Our story begins in 1902, at The Brookhants School for Girls. Flo and Clara, two impressionable students, are obsessed with each other and with a daring young writer named Mary MacLane, the author of a scandalous bestselling memoir. To show their devotion to Mary, the girls establish their own private club and call it The Plain Bad Heroine Society. They meet in secret in a nearby apple orchard, the setting of their wildest happiness and, ultimately, of their macabre deaths. This is where their bodies are later discovered with a copy of Mary’s book splayed beside them, the victims of a swarm of stinging, angry yellow jackets. Less than five years later, The Brookhants School for Girls closes its doors forever—but not before three more people mysteriously die on the property, each in a most troubling way.

Over a century later, the now abandoned and crumbling Brookhants is back in the news when wunderkind writer, Merritt Emmons, publishes a breakout book celebrating the queer, feminist history surrounding the “haunted and cursed” Gilded-Age institution. Her bestselling book inspires a controversial horror film adaptation starring celebrity actor and lesbian it girl Harper Harper playing the ill-fated heroine Flo, opposite B-list actress and former child star Audrey Wells as Clara. But as Brookhants opens its gates once again, and our three modern heroines arrive on set to begin filming, past and present become grimly entangled—or perhaps just grimly exploited—and soon it’s impossible to tell where the curse leaves off and Hollywood begins.

A story within a story within a story and featuring black-and-white period illustrations. 

A murder mystery set in a school sounds amazing to me, and it reminds me of a more adult version of Truly Devious by Maureen Johnson a little bit but I’m intimidated by this book – not only because it is massive, but also because it might be too much of a thriller for me.

The Six Tudor Queens series by Alison Weir

I won’t give you a synopsis here because this is a whole series not just a single book. So, this one I’m intimidated by because I love books set in the Tudor Period and Philippa Gregory is one of my favourite authors but I’ve read all her books so I needed some new Tudor historical fiction and I’m hoping Alison Weir can give me that.

That’s it for this tag, I hope you all enjoyed it!

Book Quotes

Favourite Book Quotes 80 – 71

Happy Friday bookish people! Have you seen any of your favourites on this list yet? We’ve still got a long way until we are in my top 10. Anyone else excited for that or is it just me? and really I shouldn’t be excited because I compiled the list and I know what’s in my top 10 already… nevermind, I’m still excited!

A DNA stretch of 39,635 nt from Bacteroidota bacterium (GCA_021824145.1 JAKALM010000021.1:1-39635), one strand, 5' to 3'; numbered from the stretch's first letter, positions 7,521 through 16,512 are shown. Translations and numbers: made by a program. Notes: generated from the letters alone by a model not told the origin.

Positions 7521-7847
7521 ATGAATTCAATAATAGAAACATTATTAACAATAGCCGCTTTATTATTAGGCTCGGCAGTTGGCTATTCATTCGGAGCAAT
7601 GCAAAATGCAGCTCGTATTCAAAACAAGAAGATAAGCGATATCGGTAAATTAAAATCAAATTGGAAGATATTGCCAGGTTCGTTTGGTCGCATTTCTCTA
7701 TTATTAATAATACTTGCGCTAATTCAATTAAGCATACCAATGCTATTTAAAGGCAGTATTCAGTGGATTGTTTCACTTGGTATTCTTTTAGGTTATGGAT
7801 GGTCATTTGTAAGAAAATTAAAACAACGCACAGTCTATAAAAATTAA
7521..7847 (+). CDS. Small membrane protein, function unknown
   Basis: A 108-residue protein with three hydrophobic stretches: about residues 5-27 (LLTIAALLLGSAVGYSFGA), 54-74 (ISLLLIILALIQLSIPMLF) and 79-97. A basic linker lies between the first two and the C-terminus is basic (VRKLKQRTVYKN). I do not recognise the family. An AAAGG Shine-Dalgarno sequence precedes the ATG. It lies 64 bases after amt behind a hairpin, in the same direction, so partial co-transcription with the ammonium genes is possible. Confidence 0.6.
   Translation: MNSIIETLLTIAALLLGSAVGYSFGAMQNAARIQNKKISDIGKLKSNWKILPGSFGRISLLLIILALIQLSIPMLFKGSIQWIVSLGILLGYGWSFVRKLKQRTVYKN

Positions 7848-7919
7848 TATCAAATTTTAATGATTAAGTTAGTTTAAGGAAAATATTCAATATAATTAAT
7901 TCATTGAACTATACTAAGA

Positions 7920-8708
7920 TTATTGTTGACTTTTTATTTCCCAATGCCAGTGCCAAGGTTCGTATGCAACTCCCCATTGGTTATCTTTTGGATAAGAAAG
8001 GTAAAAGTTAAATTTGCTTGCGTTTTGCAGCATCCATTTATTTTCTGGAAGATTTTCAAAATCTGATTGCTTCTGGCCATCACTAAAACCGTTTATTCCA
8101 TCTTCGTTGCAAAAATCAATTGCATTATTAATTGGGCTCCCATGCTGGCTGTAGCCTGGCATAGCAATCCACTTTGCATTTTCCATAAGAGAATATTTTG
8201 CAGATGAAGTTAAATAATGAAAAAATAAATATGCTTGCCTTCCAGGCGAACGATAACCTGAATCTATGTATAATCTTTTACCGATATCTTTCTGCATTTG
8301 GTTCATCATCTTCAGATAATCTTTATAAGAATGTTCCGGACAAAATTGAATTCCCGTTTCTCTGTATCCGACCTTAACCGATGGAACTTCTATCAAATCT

Today is numbers 80 – 71. There’s some interesting ones in this section although we are getting to the point now where there isn’t much I can say about each of the quotes so for this one I’m just going to list them. Enjoy!

At 80 we have a quote from a book that is on my TBR this month…

Throne of Glass by Sarah J Maas

80. “I’d walk into the burning heart of Hell itself to find you” this quote is so dramatic I love it.

up next is a quote from a series that it has recently been announced will be turned into a TV show…

Red Queen by Victoria Aveyard

79.”I could set this world on fire and call it rain”

As will be common throughout these book quotes lists the next one is from a book I haven’t read yet..

Incendiary by Zoraida Cordova

78.”Crooked smiles for crooked hearts”

Number 77 is from a sequel…

King of Fools by Amanda Foody

77.”love always carved the deepest wounds”

Number 76, I have so many quotes from this book all throughout my top 100…

Throne of Glass by Sarah J Maas

76.”let’s make this fight worthy of a song”

The next quote is from a series of books I’m not sure if I like them or not..

The Raven Boys by Maggie Steifvater

75.”dream me the world, something new for every night”

At 74 is a quote from the same book…

74.”what a strange constellation they all were”

Getting close to the end of this section now.. at 73 is a quote from a series I recently started…

A Court of Wings and Ruin by Sarah J Maas

73.”remember that you are a wolf and you cannot be caged”

next is a quote from another book I haven’t read yet…

The Storm Crow by Kalyn Josephson

72.”a lion fears only the fox”

and finally for this set of quotes at 71 is….

Daughter of Smoke and Bone by Laini Taylor

71.”a dream dirty and bruised is better than no dream at all” – can you tell I like quotes and books with themes of dreaming?